Tech & Gadget Reviews

Sony Xperia Play review

Does Sony Ericsson’s Playstation phone deliver on it’s promises?

The Xperia Play attempts to combine the functionality elements of a smartphone, with the usability and convenience of a gamepad; but does Sony Ericsson’s hybrid gadget deliver on both goals?

The Play looks like any other Android phone although it is a fair bit chunkier but still not too big that it won’t fit in your pants pocket comfortably. The plastic exterior is light, but also detracts from the quality of the hull.

Its 4 inch touchscreen is sharp and vibrant which is great for games but there is a slight colour shift when viewed from the sides. Another downside is that the screen is highly reflective, making it difficult to see it clearly when outdoors.

The 5.1-megapixel camera isn’t remarkable. The image quality is serviceable at best and the LED flash has a limited range. You can’t do much to improve image quality other than tweak basic settings like exposure and white balance.

But what’s more disappointing is the lack of HD video recording which is a standard feature in most smartphones. VGA quality videos would have been acceptable a few years back but they look and sound terrible by today’s standards.

Sony Ericsson didn’t overhaul the stock Android 2.3 interface like other phone makers and instead has chosen to add only minor touches of its own like Timescape and Play widget. Timescape gathers social network feeds and text messages, and displays them in an easy-to-read format on the home-screen.
The Play relies on a single-core 1Ghz Qualcomm Snapdragon ­processor, 512MB RAM and an Adreno 205 graphics chip for ­muscle.

The phone was generally ­responsive and surfing the web with the default Android web browser. The browser supports Flash but visiting sites that uses it a lot can slow the phone to a crawl.

The phone’s default on-screen keyboard is unresponsive – letters appear half-a-second after typing. Also, the spacing between letters is too close which makes it harder to hit the correct letters. In the end we had to install a keyboard app to replace it.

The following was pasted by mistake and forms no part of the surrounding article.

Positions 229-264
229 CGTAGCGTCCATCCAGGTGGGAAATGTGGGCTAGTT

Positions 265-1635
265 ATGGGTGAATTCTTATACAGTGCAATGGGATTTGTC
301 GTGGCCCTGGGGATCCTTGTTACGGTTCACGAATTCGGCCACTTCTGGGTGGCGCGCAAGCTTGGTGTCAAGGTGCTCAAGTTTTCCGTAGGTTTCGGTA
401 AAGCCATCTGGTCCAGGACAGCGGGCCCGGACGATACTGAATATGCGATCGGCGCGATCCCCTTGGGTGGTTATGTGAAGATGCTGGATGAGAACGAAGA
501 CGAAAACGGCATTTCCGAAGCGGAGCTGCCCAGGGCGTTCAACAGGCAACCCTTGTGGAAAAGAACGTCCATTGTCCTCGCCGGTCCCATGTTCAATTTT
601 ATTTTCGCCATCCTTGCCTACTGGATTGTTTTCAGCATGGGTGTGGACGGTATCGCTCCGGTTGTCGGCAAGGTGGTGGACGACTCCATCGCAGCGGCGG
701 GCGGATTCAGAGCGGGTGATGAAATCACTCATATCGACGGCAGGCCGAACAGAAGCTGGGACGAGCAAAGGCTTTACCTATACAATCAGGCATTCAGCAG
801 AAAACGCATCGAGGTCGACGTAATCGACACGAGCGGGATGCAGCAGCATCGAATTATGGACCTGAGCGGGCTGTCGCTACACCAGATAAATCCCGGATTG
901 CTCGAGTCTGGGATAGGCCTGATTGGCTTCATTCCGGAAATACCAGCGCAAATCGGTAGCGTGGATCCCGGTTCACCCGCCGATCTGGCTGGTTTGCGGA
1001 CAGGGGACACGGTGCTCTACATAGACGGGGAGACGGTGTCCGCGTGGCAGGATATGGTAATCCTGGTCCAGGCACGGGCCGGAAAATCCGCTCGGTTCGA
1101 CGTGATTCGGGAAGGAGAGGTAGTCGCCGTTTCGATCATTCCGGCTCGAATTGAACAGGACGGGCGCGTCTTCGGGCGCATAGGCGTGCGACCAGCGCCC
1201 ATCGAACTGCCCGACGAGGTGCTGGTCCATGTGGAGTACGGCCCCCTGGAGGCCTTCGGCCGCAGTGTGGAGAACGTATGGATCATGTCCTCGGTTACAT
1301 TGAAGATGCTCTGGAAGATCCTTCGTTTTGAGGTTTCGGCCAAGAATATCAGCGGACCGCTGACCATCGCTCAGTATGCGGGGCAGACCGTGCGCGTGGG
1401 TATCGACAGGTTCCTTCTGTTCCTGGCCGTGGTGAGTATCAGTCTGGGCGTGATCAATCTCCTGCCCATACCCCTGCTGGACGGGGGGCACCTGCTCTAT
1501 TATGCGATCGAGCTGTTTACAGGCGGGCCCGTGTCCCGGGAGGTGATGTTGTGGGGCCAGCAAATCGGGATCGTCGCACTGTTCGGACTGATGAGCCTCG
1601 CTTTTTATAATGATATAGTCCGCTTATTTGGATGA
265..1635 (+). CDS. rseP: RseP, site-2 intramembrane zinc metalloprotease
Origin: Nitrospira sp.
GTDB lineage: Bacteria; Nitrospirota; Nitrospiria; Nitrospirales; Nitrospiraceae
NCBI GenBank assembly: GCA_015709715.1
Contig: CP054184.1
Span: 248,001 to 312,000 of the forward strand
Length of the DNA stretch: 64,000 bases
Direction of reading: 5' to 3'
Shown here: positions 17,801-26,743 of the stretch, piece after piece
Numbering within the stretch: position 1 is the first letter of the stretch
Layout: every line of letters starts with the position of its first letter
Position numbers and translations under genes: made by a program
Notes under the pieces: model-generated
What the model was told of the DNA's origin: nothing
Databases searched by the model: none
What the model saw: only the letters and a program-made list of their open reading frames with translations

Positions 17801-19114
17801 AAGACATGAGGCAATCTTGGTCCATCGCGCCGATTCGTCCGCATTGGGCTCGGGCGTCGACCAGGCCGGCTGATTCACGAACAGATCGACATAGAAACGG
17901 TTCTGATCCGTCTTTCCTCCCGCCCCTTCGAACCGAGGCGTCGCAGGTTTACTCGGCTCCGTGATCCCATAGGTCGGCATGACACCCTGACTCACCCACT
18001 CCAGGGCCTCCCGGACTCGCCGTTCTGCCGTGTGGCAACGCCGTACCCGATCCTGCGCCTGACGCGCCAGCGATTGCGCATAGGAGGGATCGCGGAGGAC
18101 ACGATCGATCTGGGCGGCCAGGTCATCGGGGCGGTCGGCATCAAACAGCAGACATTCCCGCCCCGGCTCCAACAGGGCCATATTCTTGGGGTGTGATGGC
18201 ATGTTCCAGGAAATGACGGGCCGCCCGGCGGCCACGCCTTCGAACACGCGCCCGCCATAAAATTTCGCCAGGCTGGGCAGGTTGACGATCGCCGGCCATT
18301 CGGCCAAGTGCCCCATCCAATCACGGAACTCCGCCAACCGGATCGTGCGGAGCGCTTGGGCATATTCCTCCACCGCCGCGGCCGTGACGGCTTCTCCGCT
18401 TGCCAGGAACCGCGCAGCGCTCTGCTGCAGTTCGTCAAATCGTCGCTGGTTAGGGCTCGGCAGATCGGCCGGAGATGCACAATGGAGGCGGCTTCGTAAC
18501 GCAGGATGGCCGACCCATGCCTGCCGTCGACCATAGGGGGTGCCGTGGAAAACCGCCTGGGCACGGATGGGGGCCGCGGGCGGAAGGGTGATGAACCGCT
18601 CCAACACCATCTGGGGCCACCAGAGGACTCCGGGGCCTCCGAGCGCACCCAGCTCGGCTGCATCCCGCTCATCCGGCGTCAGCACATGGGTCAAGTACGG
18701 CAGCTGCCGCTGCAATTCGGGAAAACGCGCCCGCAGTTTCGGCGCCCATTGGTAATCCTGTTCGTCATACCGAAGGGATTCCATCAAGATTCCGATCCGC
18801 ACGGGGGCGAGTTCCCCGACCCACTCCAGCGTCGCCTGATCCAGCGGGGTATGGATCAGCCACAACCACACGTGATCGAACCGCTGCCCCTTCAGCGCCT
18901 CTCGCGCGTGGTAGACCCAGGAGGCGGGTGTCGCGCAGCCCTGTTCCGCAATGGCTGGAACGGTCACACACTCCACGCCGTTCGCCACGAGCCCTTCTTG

The Play’s battery was decent for a smartphone that has to do double duty as a PlayStation gaming device. Sony Ericsson claims that the ­battery can last up to five hours and it’s true – we managed to use it an entire day and that included playing games on it. However, bear in mind that if you have too many games running in the background, the ­battery will drain faster.

The Play is designed for gaming on the go – tucked underneath the screen is a slide-out controller which has a D-pad, four PlayStation buttons, a pair of digital ­analogue pads at the centre, and two ­shoulder buttons on the sides.

The controller worked pretty well and is a welcome change from using on-screen controls on devices with touchscreen like the iPad.

The Play comes preloaded with several games including Crash Bandicoot, a PlayStation classic. Although the game looks dated by modern standards, it’ll still brought back good memories for us.

The game runs at a very smooth frame rate and works well on the Play’s gamepad. One feature that we found ­useful is that the Play automatically suspends the game whenever we switched to a different task. So, you can take a call or respond to an e-mail and still continue your game right where you left off.

The Play also comes with a few Android games such as FIFA 10, Star Battalion and Bruce Lee: Dragon Warrior which are not exclusive to the phone and some don’t take advantage of the ­gamepad controls.

Unfortunately, you are pretty much stuck with just one PlayStation game at the moment because the PlayStation Pocket store for downloading games is still not available here yet. Considering this is the first PlayStation certified game, it’s quite a bummer that you can’t get more games.

Conclusion

Sony Ericsson’s Xperia Play isn’t quite the ground breaking mobile gaming device that we had hoped it would be although, the slide-out controller is far better for playing games than a touchscreen.

The biggest letdown is that the PlayStation store has yet to be open here and until it does you will not be able to enjoy using the Play fully and will be stuck with one PlayStation game.

It’s too bad that Sony Ericsson rushed the Play out of the door without making sure that its store was up and running.

As it stands, the Play is a mixed bag of goods – it’s a decent ­smartphone with a great gamepad but there aren’t many games to take advantage of it yet.

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